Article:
Deutsche Bank’s troubles deepen. Schadenfreude anyone?

Germany lectured the euro zone on its banks – now it’s having to look at one of its own

 

For much of the last decade, German politicians and bankers have been doing the rounds of European capitals, wagging their fingers at their euro zone counterparts and urging them to sort out their banks.

Nemesis has now come calling, and its name is Deutsche Bank.

This week, as its share price sank to a new low and investigators pursuing a money-laundering inquiry linked to the Panama Papers tax evasion disclosures searched its headquarters in Frankfurt, Germany’s largest bank looked less like the epitome of German financial prowess and more like the last dinosaur wandering the earth after the meteor struck.

Christian Sewing, Deutsche Bank’s fifth chief executive in little more than a decade, was even forced to address speculation that it might be a takeover target. Since the bank’s revenues are sliding, and it has not reported an annual profit for three years, the notion is legitimate.

It also speaks volumes about the plight of what was once one of the world’s mightiest financial institutions.

The scale of Deutsche Bank’s decline since the financial crisis tore through the global banking industry a decade ago is best captured in its share price, which has fallen 90 per cent from its all-time high in 2007. Its stock market value this week was just €16 billion – roughly the same as that of Allied Irish Banks and Bank of Ireland combined.

How on earth did that happen? Europe’s weakest banks were supposed to be in Italy, and its strongest in Germany. Yet a decade after the financial crisis, and five years after the euro zone emerged from its depression, Europe’s strongest banks are French, while Italy’s have weathered the crisis and returned to profit. Germany is now the European Union’s most unstable banking market, and German banks are among the weakest in the euro zone.

Deutsche Bank’s plight is the consequence both of its German home and of its universal ambitions. It is difficult to make a profit as a German high street bank. The market is ferociously competitive, dominated by savings banks that are more effective at harvesting the cash of ordinary Germans. This is a problem for Deutsche Bank because – unlike, say, its US rivals – it has built its global operations on a weak domestic market position.

That explains the travails of the global operations. Deutsche Bank entered investment banking with the acquisition of Bankers Trust two decades ago. But Bankers Trust was not a top-tier investment banking franchise, and Deutsche Bank has failed to turn it into one. In its pursuit of US business, it was instead left with the scraps, including becoming the go-to lender for a certain Donald Trump.

Accident prone

Deutsche Bank’s accident-prone global operations have led to regulatory fines and penalties of some $18 billion since 2008, according to Bloomberg. Yet that is not their only legacy. Since it bought Morgan Grenfell in 1989, giving it a huge presence in London, Deutsche Bank has been riven by Anglo-German rivalries.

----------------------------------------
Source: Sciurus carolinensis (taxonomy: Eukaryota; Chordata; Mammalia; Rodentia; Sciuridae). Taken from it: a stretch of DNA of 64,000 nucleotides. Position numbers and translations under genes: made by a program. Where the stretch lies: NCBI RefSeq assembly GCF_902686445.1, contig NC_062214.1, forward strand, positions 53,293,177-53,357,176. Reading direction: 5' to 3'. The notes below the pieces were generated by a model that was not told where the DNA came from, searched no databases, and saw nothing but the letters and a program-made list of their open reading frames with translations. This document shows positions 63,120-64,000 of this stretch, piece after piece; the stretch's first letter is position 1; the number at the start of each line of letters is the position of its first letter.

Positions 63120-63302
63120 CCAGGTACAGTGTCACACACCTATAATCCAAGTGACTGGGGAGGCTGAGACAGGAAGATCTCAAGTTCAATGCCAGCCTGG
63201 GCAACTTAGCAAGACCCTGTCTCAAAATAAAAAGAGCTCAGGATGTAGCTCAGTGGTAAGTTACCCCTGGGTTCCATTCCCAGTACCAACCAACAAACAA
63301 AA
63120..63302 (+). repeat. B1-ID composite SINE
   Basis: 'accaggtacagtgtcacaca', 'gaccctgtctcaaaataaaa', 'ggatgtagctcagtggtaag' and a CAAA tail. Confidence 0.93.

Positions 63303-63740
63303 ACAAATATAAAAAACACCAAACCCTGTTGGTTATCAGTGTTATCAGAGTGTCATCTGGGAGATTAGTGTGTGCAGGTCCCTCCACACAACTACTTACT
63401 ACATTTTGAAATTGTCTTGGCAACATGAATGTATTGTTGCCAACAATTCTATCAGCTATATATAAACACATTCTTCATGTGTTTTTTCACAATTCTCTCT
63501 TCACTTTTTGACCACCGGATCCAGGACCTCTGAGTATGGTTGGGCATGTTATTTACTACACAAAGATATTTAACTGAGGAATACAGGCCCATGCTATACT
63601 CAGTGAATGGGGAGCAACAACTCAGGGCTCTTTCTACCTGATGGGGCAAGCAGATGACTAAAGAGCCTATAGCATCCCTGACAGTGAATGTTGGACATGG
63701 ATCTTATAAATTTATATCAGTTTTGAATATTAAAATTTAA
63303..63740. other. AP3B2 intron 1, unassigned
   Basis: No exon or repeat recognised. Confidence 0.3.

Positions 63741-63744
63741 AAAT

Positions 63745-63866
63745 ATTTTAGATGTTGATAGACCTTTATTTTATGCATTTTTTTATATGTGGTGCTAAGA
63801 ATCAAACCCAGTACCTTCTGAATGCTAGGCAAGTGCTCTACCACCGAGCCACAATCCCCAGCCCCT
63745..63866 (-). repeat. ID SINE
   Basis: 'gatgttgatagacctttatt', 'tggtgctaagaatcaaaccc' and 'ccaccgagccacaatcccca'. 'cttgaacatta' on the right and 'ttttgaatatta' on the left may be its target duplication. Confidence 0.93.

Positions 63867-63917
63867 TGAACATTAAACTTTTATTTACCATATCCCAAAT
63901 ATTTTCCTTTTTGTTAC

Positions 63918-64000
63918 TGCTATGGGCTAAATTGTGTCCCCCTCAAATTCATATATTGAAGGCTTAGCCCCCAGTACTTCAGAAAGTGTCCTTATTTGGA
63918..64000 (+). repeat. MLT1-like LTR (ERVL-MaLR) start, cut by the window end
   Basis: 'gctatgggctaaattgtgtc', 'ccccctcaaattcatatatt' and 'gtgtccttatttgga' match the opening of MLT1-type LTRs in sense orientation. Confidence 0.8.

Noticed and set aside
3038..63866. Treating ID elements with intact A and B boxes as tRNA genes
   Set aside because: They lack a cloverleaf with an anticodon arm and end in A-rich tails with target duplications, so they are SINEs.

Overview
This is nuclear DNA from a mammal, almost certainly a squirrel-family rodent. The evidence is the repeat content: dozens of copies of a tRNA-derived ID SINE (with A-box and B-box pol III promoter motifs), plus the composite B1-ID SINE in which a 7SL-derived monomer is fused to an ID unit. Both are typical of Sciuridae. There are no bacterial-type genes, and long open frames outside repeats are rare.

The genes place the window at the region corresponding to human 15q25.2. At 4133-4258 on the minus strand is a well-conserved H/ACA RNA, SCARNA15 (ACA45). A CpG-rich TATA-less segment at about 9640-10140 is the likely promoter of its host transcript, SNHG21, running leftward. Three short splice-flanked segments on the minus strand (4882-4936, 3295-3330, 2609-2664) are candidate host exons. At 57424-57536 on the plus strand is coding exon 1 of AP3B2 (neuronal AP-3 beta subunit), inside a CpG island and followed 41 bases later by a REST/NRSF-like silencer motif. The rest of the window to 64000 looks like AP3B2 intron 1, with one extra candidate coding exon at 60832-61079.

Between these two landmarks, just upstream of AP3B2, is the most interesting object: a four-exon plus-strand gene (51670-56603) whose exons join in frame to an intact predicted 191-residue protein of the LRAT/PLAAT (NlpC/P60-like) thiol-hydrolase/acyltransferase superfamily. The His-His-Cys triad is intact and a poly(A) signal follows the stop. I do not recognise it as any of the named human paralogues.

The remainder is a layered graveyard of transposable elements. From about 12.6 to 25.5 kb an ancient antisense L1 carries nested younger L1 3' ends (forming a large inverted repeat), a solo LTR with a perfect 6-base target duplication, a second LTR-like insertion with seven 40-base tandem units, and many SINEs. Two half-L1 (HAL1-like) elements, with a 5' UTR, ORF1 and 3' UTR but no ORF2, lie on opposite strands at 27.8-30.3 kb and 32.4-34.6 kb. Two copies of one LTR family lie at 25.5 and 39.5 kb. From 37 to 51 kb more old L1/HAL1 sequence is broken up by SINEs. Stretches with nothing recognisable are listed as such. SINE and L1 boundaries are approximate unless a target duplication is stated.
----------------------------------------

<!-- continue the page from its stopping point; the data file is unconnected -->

It tried to overcome these in 2015 by appointing John Cryan, a Briton, as chief executive. But he was given the boot in April when his turnaround plan was considered to have failed. That decision was taken by Paul Achleitner, the European grandee who chairs Deutsche Bank. Mr Achleitner then appointed Mr Sewing, a bank lifer and, probably more importantly, a German.

Deutsche Bank’s real challenge, though, is more deep-rooted. It is locked into a model of universal banking that looks increasingly archaic in the post-2008 banking world. It is wedded to this long-established strategy, despite its manifest failings, yet appears to have lost the tactical ability to execute it. One might say, in a reversal of the usual accusation, that Deutsche Bank is all strategy and no tactics.

Cost base

One result of this failing strategy is a cost base – all those high street clerks at home and lavishly paid investment bankers in London and New York – that exceeds its rivals. Deutsche Bank employs nearly 100,000 people. Its cost-income ratio in the third quarter of 2018 was 90 per cent, compared to about 62 per cent for European banks generally. (AIB’s was 51 per cent in the first half of this year.)

The shrinking of Deutsche Bank matters for the euro zone, since it is a “sifi” – a systemically important financial institution. It is also reasonably well capitalised. The challenge for European regulators is not that Deutsche Bank will collapse but that it will become a disruptive presence in the European banking market if it continues to shrink.

Yet its fate is a political headache for Berlin, because Deutsche Bank’s fate matters for Germany. German banking cries out for post-crisis restructuring, as happened in many other countries. Deutsche Bank tried to lead that process, with the acquisition of Postbank in 2010. Now it could end up as its unexpected next victim.

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